In the last ten years, NAVA has not received a single Public Liability claim for injury related to working at elevated heights. In that time, Public Liability claims by NAVA Members have been limited to just three claims from paint splatter or overspray on nearby cars. Nevertheless, NAVA is committed to demonstrating that artists maintain a high level of safety and activities like mural painting and installing artworks at heights are relatively low-risk endeavours.

As a condition of negotiated amendments to NAVA’s insurance package, Members working over five and up to 15 metres will need to disclose details at the start of each project so QBE can better understand the risk exposure for working at heights. Claims may be declined if a Member does not notify the broker while working above five metres.

NAVA is actively developing strategies to address QBE’s recent mandate, which stipulates increased involvement from artists in documenting their existing practices. This creates an additional administration burden on all stakeholders – artists, the broker, the underwriter, and administrators such as NAVA.

With approximately 6,000 Members across the six organisations providing this package, it is likely there is one or more Member working above five metres on a daily basis. This inevitably leads to a substantial increase in administrative work and it is crucial that the expenses associated with gathering and managing this data do not burden the artists financially.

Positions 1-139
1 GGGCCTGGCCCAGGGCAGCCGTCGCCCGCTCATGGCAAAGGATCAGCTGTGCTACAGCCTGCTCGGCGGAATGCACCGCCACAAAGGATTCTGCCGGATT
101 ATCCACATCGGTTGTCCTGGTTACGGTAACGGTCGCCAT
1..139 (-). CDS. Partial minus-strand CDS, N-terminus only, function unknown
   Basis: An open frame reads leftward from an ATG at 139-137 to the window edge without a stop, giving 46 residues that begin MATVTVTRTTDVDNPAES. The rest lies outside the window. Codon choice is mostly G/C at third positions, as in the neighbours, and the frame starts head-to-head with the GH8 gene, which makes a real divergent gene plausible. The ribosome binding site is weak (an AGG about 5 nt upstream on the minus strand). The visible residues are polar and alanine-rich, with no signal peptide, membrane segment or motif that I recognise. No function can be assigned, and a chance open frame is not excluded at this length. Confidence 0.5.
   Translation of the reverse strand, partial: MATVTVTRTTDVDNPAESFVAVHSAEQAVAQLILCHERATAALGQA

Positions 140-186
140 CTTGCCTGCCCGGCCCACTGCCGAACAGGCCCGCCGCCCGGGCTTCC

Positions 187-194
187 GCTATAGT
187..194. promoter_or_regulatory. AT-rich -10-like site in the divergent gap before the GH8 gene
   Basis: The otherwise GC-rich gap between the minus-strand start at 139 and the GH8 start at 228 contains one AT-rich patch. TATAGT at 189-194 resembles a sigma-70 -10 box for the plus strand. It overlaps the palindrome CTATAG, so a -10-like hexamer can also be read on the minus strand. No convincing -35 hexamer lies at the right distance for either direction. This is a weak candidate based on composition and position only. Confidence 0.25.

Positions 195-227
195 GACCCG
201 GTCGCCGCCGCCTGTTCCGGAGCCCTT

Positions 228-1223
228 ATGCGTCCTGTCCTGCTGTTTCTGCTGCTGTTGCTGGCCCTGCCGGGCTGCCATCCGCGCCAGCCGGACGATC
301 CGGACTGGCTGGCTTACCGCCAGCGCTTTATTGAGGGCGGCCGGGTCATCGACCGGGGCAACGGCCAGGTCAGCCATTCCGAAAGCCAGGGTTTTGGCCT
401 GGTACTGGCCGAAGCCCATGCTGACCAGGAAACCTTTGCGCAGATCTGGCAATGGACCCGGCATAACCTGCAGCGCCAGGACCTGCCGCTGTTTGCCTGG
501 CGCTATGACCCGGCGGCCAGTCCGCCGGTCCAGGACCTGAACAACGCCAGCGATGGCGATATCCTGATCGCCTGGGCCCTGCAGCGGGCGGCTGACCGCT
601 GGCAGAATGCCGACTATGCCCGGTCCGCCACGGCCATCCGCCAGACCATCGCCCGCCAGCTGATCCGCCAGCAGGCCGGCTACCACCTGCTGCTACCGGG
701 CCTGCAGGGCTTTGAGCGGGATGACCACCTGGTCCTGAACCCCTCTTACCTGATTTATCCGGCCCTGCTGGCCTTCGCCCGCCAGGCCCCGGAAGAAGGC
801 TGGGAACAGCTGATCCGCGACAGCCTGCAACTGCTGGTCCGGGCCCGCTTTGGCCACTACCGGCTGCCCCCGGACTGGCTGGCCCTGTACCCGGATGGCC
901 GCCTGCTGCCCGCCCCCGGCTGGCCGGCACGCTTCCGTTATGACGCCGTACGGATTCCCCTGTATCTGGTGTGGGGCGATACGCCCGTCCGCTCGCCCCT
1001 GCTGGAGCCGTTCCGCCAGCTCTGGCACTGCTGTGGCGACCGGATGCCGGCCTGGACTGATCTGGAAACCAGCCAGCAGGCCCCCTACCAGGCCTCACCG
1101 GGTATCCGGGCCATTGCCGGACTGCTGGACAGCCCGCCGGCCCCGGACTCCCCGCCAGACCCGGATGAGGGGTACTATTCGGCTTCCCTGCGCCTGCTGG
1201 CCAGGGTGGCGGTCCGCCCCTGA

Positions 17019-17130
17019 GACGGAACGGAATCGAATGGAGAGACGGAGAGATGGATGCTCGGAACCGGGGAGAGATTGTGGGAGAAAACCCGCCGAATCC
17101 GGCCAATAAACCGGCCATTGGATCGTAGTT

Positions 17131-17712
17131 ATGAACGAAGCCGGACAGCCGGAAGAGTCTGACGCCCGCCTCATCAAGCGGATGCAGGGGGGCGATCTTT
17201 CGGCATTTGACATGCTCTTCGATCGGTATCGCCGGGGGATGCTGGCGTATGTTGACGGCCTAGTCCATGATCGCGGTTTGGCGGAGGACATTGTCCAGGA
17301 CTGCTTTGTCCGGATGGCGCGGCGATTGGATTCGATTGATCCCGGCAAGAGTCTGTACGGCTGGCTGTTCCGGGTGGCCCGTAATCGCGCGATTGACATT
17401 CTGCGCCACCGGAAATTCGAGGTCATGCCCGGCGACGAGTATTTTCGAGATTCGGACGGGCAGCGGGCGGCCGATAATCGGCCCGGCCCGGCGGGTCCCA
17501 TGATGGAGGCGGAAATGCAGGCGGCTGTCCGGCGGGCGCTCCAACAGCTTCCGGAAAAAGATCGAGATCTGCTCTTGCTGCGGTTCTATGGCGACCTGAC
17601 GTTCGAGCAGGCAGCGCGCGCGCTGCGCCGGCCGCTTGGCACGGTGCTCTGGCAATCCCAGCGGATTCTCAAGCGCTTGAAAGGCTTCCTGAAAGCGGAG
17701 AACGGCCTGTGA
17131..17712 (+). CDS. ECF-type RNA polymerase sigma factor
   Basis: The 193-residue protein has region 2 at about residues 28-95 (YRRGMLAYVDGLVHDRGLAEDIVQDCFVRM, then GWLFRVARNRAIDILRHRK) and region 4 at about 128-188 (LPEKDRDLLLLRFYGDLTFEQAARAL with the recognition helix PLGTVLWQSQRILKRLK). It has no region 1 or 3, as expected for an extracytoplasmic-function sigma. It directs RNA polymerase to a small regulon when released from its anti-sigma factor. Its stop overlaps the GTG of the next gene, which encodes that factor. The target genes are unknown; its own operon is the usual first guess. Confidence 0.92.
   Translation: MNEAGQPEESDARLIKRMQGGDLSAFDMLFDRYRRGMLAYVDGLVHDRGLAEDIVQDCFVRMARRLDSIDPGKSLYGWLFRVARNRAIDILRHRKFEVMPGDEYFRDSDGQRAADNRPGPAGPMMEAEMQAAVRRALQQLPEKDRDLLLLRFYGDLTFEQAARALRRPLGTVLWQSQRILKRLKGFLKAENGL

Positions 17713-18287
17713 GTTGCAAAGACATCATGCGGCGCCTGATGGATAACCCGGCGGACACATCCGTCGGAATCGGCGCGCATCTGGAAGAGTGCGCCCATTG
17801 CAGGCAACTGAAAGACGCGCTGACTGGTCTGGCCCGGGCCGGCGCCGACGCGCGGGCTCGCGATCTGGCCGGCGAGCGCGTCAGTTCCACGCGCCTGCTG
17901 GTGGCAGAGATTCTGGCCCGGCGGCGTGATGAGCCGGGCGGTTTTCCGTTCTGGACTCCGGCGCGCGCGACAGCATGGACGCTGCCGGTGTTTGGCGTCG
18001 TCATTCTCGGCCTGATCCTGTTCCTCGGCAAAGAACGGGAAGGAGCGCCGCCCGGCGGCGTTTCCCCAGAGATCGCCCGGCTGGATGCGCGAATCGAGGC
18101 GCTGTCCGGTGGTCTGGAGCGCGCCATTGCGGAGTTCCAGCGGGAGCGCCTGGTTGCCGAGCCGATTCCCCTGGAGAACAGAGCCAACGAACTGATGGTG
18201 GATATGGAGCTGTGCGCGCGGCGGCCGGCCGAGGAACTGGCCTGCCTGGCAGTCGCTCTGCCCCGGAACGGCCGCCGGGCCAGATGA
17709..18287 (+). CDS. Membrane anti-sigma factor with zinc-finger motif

NAVA is appealing to the government for new funding to support the development of a simple tech solution for all Members of the organisations that share the insurance group policy. We are currently in negotiations with providers to assess requirements and costs with focus on appeasing the insurer that artists and arts workers are compliant with safe work methods.

These changes are the latest in a series of policy adjustments since November 2022. In April 2023, QBE similarly performed a policy backflip over changes that would have reduced coverage and products for artists who use kilns and tools or equipment that produce an open flame and those who sell or present work at market stalls and art fairs.

Large-scale street murals and public art are some of the most accessible forms of visual art. As they continue to grow in popularity, so does the reliance on affordable and adequate insurance. 

This discounted insurance package has been instrumental in supporting the careers of Australian visual artists, craft and design practitioners, serving as a foundation for public galleries, local government art programs, festivals, and other projects that depend on artists and independent arts workers having insurance coverage. NAVA is grateful to QBE for the significant influence this insurance continues to have on work and practice and we eagerly anticipate resolving outstanding issues with the policy and enhancing our ongoing partnership.

Image credit

Helen Proctor painting Screechy Boi through the Gully in Springwood as part of Stomping Ground Festival 2022. Photo by Damien Milan.

ID: Photo of a person wearing a black hoodie and blue jeans, smiling as they paint a colourful mural with a paint brush. In their other hand they are holding a paint bucket.

How risk aversion is impacting insurance for artists